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Telcos ignore security alert in mad rush for profits

Despite repeated warnings from security agencies, telecom companies are throwing all norms to the wind in offering pre-activated prepaid Sim cards to new subscribers without checking their credentials.

Sanjay Singh | March 3, 2012 | Updated 08:06 IST

Trying to beat competition, telecom companies , despite repeated warnings from security agencies, are throwing all norms to the wind in offering pre-activated prepaid Sim cards to new subscribers without checking their credentials.

Security agencies have issued letters to operators informing them about the extensive use of pre-paid mobile numbers by anti-national elements and terrorist groups active across the country. There has been a large-scale use of pre-paid mobile phones even by terror networks in Naxal-affected areas outside the disturbed states of Jammu and Kashmir and Northeast.

Poor checking of the subscriber's credentials has helped these groups to strengthen their activities, said a top official with telecom ministry. "You can go to any mobile recharge outlet and get a pre-activated pre-paid Sim.

I got a Sim of Bharti Airtel recently. The shopkeeper asked for a photocopy of my identity proof and did not cross-check it with the original one. There is every chance that the photocopy of the ID provided by subscribers could be fake," said Asim Manchanda, a Delhi-based executive.

 Wrong signal

  • Extensive use of pre-paid mobile numbers by anti-national elements and terrorist groups active across the country
  • Poor checking of the subscriber's credentials has helped terror groups to strengthen their activities
  • There is every chance that the operator will not get to know the true credentials of its new subscriber
  • Security agencies had sent letters to telecom companies warning them of the misuse of pre-paid connections by terror networks

Operators deactivate the Sim, in case, they find something wrong in the credentials submitted by the subscriber but only after two-three days. There is every chance that the operator will not get to know the real credentials of its new subscriber due to lack of proper check done for post-paid customers.

Post-paid subscribers account for less than five per cent of total mobile subscriber base of 92 crore. The pre-paid customer section is vulnerable to misuse for illegal activities. "Most crime cases are solved based on mobile phone details. It is a boon as well as a curse. Operators need to ensure that connections are not misused by antisocial elements. Mobile phone companies should properly verify details of new subscribers. We have been regularly stressing the issue through regular meetings and letters we send to telecom companies. We need to have an effective mechanism where action can be taken against operators for violating norms," said a Delhi-based senior security agency official.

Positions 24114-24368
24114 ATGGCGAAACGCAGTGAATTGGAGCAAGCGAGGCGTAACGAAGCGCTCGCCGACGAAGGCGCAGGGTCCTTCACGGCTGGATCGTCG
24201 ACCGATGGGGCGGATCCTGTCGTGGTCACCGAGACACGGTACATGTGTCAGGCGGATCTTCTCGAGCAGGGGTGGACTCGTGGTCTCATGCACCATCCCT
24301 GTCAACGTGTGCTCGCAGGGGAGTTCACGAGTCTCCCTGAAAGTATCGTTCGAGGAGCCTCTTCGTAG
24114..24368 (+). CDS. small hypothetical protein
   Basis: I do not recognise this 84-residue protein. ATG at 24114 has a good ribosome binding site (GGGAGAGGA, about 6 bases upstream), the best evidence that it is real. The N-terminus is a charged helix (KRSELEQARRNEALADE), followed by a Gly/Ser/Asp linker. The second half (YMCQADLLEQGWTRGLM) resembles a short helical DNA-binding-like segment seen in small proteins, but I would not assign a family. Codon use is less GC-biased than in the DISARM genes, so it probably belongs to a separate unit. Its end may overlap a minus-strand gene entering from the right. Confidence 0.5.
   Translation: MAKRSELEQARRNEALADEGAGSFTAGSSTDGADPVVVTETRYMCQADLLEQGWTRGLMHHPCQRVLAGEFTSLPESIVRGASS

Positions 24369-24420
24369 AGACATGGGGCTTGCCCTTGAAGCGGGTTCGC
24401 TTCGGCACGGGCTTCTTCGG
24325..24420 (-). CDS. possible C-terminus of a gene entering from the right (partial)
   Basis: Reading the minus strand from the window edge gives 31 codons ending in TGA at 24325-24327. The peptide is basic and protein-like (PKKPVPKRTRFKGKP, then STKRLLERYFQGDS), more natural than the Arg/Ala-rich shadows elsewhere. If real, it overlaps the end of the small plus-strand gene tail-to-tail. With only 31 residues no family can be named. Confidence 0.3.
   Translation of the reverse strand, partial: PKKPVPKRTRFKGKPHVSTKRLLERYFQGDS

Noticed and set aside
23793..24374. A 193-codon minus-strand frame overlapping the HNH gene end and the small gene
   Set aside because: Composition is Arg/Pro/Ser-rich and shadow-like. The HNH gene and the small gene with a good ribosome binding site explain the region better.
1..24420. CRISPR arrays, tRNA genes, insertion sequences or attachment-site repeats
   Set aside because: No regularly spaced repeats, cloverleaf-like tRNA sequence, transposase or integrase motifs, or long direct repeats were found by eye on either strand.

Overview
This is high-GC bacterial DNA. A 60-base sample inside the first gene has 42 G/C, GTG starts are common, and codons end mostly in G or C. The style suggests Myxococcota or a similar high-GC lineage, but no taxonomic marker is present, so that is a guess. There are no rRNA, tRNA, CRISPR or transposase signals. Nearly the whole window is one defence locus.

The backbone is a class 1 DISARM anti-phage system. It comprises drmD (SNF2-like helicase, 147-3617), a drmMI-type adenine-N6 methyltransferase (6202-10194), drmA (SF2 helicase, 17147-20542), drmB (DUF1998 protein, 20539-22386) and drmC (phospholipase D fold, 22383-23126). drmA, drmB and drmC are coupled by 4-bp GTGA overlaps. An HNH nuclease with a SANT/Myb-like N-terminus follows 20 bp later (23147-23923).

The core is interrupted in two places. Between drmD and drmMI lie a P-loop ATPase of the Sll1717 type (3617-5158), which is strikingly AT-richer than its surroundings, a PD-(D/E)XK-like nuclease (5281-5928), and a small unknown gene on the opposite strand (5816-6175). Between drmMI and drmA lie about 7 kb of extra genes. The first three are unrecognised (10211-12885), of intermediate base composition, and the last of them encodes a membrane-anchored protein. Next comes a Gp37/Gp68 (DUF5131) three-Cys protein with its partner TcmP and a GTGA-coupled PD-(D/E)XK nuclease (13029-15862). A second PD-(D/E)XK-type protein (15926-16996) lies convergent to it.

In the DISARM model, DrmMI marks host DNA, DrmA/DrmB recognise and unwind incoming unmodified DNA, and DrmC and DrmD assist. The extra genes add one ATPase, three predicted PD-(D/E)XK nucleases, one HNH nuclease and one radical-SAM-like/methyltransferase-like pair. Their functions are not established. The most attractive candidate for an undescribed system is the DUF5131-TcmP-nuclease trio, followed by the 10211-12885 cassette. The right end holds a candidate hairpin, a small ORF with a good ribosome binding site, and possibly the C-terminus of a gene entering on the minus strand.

Operators, on their part, express helplessness. "We add almost over a million pre-paid subscribers in two-three months. It is practically impossible to verify details of every new subscriber. We do not have enough manpower," said a senior official of a leading mobile company. Pre-paid subscribers have also complained about prepaid Sims with life-time validity being given to another customer without even notifying them, nor do operators refund money in their prepaid accounts. Many operators are fleecing pre-paid customers. There is no proper verification of new customers either.

In some cases, signals emanating from Indian mobile operators are transmitted to Pakistan and China. This issue is yet to be addressed by operators. The new National Telecom Policy 2011 has given preferential treatment to local manufacturers leaving a large section of western and Chinese telecom gear-makers fuming.

The Telecom Regulatory Authority of India (Trai) too has suggested giving preferential treatment to made-in-India products as the government fears that Chinese equipment might have spying technology embedded to intercept sensitive government communication.

Trai has floated a consultation paper for reviewing the tariff policy which could regulate mobile service and data usage service. Officials claim that this will help them track both prepaid and post-paid subscribers.

Courtesy: Mail Today 

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